After the dot-com bust, the 10 largest securities firms paid a $1.4 billion fine to the SEC for inappropriately recommending stocks to investors. But the public still had faith and the big firms seemed to be little harmed as to their reputation. In 2008, we have some of those same big financial asset management firms going under or being merged: Bear Stearns, Lehman, Merrill Lynch (more to follow in 2009). This time, the employees, specifically the brokers, have lost faith and are leaving to start their own financial asset management firms.
As employees of these larger companies, the brokers often work on a commission basis. When they leave, they obtain a Registered Investment Advisor certificate from the SEC to set up shop on their own. They can no longer charge commissions but rather, operate on a fee basis (e.g. charge a 1% fee to manage your stock portfolio). It's estimated that there are 1,000 of these independent financial asset management shops being set up annually. Can you trust an individual with no "big firm" backing?
How much trust you have in a big firm is up to you. Understand however that if an individual broker becomes an independent financial asset manager, your portfolio is still maintained at a large firm such as Charles Schwab, TD Ameritrade, E-trade, Fidelity, etc. So you are trusting the intellectual capacity, integrity and advice of your financial advisor but your assets are actual on deposit with a large well known custodian.
It appears that affluent investors, the typcial clients of independent financial asset managers, have embraced the services of these independent providers. Charles Schwab's semi-annual "Independent Advisor Outlook Study" for 2008 reports affluent investors turning to independent financial asset managers and away from full-service financial asset management firms. Mutual fund manager, Rydex, found the average registered investment advisor was already doing well before the recent turmoil and had increased their client base by 7 percent in 2007.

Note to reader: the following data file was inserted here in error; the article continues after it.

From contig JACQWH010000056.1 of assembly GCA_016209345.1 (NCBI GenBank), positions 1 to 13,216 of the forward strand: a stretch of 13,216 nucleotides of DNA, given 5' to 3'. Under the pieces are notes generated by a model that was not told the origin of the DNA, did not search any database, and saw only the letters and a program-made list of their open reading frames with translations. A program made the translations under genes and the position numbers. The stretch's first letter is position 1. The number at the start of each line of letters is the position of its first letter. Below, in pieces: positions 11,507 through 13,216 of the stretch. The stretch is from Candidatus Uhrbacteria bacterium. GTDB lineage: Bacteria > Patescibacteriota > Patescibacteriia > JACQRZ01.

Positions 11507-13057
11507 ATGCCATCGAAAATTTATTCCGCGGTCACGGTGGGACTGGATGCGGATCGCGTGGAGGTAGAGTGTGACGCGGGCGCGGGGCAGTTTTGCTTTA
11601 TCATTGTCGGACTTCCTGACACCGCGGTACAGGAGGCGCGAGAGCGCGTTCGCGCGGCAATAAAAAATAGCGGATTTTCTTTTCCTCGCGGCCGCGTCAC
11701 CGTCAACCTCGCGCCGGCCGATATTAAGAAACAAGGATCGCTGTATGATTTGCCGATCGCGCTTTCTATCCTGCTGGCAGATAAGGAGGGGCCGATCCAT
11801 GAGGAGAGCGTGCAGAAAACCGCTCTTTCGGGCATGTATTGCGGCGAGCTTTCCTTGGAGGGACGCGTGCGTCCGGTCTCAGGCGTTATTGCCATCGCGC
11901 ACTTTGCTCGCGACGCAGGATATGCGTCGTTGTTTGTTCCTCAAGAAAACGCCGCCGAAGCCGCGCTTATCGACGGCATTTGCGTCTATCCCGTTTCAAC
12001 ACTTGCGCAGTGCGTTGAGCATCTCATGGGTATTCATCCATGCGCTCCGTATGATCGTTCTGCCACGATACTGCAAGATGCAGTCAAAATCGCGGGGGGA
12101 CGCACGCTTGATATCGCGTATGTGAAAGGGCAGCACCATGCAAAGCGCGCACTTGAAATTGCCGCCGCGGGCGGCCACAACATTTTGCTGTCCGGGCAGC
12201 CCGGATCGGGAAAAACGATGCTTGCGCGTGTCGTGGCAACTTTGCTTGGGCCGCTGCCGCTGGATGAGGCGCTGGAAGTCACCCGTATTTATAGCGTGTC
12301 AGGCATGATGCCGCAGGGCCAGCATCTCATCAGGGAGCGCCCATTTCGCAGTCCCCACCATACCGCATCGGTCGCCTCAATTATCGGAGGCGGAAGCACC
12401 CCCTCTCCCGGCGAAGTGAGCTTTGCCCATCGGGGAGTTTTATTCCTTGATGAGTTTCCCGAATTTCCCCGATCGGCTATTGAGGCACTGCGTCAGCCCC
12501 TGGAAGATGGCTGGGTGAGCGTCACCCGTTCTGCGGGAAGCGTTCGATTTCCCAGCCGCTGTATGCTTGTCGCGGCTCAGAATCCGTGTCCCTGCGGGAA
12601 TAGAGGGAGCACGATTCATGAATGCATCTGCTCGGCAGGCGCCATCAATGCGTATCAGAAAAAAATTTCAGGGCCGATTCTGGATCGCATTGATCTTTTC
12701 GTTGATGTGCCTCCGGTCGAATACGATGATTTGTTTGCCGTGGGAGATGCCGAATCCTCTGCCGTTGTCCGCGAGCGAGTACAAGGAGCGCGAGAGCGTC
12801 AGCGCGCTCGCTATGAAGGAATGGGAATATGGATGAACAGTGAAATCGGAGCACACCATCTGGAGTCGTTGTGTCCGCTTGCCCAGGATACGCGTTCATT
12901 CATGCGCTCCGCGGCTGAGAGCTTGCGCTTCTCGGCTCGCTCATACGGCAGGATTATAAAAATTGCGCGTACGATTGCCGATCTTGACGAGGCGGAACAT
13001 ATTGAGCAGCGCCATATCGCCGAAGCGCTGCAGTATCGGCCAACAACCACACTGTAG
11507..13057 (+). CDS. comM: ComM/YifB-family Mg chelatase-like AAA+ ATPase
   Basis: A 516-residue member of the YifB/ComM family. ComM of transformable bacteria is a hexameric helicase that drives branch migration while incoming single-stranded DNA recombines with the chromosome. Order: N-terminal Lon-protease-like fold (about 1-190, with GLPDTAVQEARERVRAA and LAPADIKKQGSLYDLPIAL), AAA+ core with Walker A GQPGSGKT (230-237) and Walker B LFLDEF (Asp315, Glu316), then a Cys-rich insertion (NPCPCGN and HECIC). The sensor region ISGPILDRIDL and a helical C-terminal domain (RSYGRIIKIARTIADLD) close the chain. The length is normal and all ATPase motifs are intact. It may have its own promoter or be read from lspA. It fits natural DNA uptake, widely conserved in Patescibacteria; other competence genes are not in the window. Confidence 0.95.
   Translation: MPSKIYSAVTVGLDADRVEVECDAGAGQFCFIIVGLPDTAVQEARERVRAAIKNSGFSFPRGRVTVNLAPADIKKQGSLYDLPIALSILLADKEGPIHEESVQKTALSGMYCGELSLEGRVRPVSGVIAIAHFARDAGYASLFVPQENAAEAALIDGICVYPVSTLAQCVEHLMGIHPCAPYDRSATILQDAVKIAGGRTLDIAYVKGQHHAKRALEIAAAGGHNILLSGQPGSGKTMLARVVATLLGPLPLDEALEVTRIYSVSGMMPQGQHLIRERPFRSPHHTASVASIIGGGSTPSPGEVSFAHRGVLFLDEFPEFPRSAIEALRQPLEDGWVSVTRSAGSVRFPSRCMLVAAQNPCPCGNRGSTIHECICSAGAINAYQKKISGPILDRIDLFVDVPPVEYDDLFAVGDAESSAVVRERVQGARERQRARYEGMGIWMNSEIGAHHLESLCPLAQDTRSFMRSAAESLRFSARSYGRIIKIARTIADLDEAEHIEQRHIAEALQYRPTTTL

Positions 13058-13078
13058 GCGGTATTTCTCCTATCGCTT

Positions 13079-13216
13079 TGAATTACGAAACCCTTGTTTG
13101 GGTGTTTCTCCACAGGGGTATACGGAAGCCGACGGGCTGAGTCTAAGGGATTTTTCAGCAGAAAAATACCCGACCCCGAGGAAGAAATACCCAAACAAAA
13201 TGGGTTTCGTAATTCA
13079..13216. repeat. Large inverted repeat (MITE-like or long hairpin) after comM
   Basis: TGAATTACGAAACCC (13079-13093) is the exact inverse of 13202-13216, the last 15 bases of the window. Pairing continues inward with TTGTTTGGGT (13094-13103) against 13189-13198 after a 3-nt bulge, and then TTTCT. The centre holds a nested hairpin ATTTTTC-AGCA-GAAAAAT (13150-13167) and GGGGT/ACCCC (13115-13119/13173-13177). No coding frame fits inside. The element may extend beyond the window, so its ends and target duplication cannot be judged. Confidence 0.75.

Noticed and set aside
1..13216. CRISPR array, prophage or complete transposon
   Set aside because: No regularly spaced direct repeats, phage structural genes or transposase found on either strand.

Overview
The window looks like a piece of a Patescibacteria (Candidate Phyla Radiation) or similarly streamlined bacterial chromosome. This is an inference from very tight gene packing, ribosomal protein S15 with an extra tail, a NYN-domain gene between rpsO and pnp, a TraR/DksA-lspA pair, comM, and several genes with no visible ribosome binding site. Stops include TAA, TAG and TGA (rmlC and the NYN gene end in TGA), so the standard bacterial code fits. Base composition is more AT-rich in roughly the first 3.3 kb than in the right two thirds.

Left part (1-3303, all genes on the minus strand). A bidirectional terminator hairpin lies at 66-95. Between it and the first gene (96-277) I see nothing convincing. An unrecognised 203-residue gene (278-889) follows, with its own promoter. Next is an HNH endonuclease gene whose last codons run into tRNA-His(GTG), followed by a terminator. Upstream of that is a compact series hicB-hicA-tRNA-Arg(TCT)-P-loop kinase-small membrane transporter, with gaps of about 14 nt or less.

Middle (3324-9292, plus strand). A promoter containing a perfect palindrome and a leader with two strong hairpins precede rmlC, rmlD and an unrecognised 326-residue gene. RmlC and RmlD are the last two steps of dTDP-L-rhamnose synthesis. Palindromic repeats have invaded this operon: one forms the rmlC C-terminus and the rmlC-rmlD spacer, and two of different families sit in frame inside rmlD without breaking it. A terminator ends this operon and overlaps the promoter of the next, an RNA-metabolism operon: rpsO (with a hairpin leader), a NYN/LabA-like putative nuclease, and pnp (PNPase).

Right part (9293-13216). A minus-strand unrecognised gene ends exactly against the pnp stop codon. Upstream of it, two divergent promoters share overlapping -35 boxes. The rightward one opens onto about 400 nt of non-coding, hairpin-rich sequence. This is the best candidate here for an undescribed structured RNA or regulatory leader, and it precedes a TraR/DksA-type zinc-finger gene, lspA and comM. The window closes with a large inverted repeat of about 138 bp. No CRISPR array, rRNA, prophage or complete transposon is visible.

Michael Weiss, founder of Frontier Financial Advisors says, "Investors are moving their accounts from the
large brokerage firms and banks to boutique financial asset management firms....For the first time in years, the small boutique asset management firms are better positioned than the larger firms to serve the individual investor."
For you as the investor, you need to decide if your comfort comes from the individual that you deal with and your relationship with that financial advisor or if you feel batter about your financial asset management being handled by a big name.
Best etf funds list says
You have to make sure and look at what they invest in. Maddof did this and alot of managers just took clients money and invested with him. No matter who you invest with you must look at what investments they invest in to make sure you get something you want or need. Try to keep cost and fees as low as you can and make sure to have some investments that produce income.
Best etf funds lists last blog post..Bond etf.
Huntington Beach CPA says
In my opinion you need to get recommendation from people you trust the most. A smaller firm option seems to have potential to be more informative and make information available to the investor. At the same time, the investor has to ask more questions and review information to verify accuracy. Its unfortunate how some take advantage of their power as CPA's and financial advisors.